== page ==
Niels Bijl, saxophone
Diedre irons, piano
Montana Brancott Winery, Friday, July 16
The saxophone is a relatively new instrument. Developed by Belgian Adolphe Sax in 1844, little classical music has been composed for solo performance, most of that by French composers.
Throughout the 20th century the saxophone became an established instrument of jazz and dance bands. Niels Bijl and New Zealand pianist Diedre irons are artist with international reputatieons, and they combined well in a performance of kaleidoscopic nature.
Bijl retained mastery of an instrument that easily becomes wayward with a coarse tone. Irons is an accomplished pianist and provided a vigorous and secure accompagnement, her solo of Ravelâ€™s Pavaneplayed with clarity and tentoon to detail. Bijl was at his best in Schubertâ€™s Arpeggione sonata and Schumannâ€™s Adagio op. 70 â€“ his performance was notable for itâ€™s quality and evenness of tone, allowing the structure of the composition to emerge.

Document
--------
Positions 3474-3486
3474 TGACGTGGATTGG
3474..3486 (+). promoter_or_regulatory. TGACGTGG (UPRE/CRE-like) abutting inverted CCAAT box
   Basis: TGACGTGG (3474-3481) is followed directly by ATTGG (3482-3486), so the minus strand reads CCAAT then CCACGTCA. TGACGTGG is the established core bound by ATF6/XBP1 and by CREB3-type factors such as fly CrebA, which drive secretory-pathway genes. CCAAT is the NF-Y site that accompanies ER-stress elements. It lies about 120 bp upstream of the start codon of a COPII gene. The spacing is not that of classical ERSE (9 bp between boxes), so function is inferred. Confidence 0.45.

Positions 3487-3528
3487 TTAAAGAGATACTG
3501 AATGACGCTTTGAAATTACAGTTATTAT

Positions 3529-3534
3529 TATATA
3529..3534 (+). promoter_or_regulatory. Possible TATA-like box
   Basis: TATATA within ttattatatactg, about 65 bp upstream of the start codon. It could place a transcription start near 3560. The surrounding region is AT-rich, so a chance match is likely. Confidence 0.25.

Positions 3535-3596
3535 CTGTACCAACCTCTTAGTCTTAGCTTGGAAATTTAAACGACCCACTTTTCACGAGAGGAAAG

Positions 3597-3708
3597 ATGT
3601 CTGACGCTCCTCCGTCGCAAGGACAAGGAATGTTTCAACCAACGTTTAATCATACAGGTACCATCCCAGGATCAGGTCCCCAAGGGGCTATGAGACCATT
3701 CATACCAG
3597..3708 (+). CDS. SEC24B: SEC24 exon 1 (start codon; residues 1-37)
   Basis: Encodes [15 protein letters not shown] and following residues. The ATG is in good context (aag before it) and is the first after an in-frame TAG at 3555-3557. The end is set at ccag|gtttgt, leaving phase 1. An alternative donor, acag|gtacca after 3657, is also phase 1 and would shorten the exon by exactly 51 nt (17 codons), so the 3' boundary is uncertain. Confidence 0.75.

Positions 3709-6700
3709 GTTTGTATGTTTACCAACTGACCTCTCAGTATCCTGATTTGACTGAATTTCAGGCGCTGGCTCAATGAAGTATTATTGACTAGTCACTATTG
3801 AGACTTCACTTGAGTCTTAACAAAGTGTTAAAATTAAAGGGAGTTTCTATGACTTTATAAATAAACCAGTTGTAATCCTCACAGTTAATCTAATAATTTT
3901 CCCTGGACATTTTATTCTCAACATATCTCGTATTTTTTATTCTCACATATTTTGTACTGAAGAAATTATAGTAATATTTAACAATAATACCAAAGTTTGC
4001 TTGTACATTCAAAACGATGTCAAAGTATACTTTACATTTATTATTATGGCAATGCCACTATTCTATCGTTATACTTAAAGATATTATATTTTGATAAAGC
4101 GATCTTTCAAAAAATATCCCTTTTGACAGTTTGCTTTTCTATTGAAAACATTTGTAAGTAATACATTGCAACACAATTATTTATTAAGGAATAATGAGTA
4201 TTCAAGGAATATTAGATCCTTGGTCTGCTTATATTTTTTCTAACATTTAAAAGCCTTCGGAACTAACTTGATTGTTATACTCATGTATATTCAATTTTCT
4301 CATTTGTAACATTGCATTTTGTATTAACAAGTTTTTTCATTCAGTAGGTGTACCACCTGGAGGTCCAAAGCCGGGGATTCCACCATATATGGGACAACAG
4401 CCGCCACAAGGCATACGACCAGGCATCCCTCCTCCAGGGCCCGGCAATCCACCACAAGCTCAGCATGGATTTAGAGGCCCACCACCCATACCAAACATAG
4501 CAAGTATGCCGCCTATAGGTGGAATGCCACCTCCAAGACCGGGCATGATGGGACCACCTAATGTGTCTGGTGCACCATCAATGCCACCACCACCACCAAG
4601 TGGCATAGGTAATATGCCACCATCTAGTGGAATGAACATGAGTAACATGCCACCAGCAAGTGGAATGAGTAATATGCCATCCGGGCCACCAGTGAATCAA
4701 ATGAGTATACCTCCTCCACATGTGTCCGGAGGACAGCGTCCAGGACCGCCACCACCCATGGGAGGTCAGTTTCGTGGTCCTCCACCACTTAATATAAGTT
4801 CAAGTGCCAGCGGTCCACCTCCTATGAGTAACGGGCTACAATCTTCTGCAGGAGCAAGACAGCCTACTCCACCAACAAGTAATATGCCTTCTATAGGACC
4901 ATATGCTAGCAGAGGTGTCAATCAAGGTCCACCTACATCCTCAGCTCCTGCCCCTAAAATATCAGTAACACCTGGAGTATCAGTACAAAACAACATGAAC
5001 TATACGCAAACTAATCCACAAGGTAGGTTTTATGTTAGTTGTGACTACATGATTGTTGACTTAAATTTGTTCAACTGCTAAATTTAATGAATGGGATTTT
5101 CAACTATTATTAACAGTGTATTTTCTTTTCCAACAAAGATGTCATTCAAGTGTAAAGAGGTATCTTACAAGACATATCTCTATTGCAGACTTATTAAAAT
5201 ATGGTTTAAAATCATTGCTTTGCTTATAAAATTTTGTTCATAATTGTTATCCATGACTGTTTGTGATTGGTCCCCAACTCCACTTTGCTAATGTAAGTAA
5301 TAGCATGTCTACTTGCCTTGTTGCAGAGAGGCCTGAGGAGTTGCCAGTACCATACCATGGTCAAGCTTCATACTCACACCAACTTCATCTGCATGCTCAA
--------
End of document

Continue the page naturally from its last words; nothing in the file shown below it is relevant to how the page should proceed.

AXE by New Zealand-born composer Michael Jamieson and contradanza by Paquito dâ€™Rivera were written for saxophone, and enabled Bijl to play with more abandon. The programme would have benefited from more of this.
The recital was fleshed out with more transcriptions of well-known pieces by Russian composers, a liquid and romantic tone appropriately achieved. An encore, Casalsâ€™ song of the birds, was very poignant and well received by the large audience.
Bijl engaged well with his audience, his anecdotes about the history of the saxophone both helpful and amusing. This was an interesting and illuminating recital.